Is factory farming making us sick?

Posted on the 29th May 2020

Today we launch our revised and updated ‘Is Factory Farming Making Us Sick?’ report. It makes for sobering reading, and firmly places our use and abuse of animals at the core of the emergence of many recent diseases. The ever increasing drive for cheap meat has a heavy cost.

The intensive farming of animals is hugely unnatural and creates conditions which allow diseases to thrive. The majority of farmed animals in the UK are reared intensively, inside crowded, filthy sheds which are the perfect environment for bacteria and viruses to flourish. Stressed by their surroundings and their inability to display natural behaviours, forced to live in their own excrement alongside sick and dying animals, it is not surprising that farmed animals are vulnerable to infection. Their immunity is further weakened by the industry breeding from just a few high-yielding strains, which has led to genetic erosion. This makes it easier for disease to sweep swiftly through a group of animals, who are likely to share near-identical genetics with little immunological resistance.

Genetically similar animals stacked together, with compromised immune systems caused by stress, allows disease to spread freely. Diseases can be spread from animals to people directly or via contact with contaminated water or slurry, or through eating meat, milk or eggs. And, of course, diseases can then be passed from person to person potentially mutating.

These ‘factory farming’ systems which deny animals a life worth living, also threaten the health of the people who work on farms and in slaughterhouses, those who consume animal products, and even those who don’t. This reasoning is why the title has changed from the original ‘Is Factory Farming Making You Sick?’ report to ‘Is Factory Farming Making Us Sick?’. It is also a collective responsibility to tackle the root causes and push for support for animal-free agriculture.

Instead of protecting ourselves by changing how we treat animals and ending the factory farm conditions that make disease outbreaks inevitable, we administer antibiotics to the animals in an effort to keep them alive just long enough for them to be profitable. Antibiotics are administered so frequently that dangerous pathogens have now mutated and become resistant to them.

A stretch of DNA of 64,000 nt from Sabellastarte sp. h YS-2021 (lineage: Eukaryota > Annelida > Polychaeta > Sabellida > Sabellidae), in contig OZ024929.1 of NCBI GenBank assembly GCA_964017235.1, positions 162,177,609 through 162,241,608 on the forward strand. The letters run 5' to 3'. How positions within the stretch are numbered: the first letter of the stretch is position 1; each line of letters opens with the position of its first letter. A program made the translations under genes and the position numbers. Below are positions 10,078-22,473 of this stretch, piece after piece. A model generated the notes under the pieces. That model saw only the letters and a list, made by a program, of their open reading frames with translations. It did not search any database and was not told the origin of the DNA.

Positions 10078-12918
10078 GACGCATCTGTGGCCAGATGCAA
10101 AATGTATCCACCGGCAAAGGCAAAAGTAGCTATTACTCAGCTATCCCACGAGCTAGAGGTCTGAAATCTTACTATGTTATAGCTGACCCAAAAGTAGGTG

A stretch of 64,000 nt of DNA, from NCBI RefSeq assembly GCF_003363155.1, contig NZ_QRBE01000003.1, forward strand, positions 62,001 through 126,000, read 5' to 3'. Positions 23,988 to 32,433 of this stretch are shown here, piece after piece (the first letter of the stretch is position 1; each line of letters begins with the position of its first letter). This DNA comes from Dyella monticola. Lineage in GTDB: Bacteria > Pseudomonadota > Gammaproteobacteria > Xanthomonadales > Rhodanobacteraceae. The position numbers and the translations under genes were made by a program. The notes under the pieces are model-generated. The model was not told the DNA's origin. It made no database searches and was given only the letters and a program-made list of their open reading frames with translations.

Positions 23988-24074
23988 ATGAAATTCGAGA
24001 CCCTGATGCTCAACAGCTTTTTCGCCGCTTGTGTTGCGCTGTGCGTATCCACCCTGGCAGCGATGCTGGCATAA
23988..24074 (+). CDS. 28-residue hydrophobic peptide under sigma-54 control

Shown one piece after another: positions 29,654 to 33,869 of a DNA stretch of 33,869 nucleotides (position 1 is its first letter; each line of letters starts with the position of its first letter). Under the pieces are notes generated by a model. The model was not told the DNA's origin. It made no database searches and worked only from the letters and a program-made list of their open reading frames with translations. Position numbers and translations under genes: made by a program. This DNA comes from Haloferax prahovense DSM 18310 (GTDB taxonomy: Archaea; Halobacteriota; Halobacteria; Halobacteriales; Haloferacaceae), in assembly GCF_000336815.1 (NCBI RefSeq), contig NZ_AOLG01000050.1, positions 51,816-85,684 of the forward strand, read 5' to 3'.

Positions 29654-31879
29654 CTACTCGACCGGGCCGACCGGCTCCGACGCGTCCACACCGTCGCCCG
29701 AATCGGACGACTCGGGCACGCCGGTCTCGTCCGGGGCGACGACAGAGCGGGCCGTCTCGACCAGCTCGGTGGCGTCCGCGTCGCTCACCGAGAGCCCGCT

Globally, more antibiotics are given to farmed animals than are used to treat people and this over-use is deadly. An over-reliance on antibiotics to ‘prop up’ these poorly animals until they can be slaughtered, is contributing vastly to the growing antibiotic resistance which threatens a pillar of our healthcare provision. This could threaten even minor surgery and make some conditions impossible to treat. Dame Sally Davies, UK Special Envoy on Antimicrobial Resistance, said in a press interview in April 2019 that the threat of antibiotic resistance was as great as that from climate change, and advocated that it should be given as much attention from politicians and the public. Instead, it is largely ignored.

More than 60 percent of almost 1,500 known human pathogens are thought to have originated in animals with three-quarters of emerging infectious diseases also coming from animals. In recent years, animal farming has brought us outbreaks of BSE, bovine TB, foot and mouth, bird flu, swine flu, campylobacter, salmonella and many more devastating diseases. No wonder the United Nations Food and Agriculture Organization has warned that global industrial meat production poses a serious threat to human health.

There’s no going back, we can only travel forwards, we absolutely have to fix our broken food system and make good our relationship with non-human animals, if we are to collectively survive.

Please do read and share this report widely to help raise awareness and encourage movement in a better direction.

Read 'Is Factory Farming Making Us Sick?'

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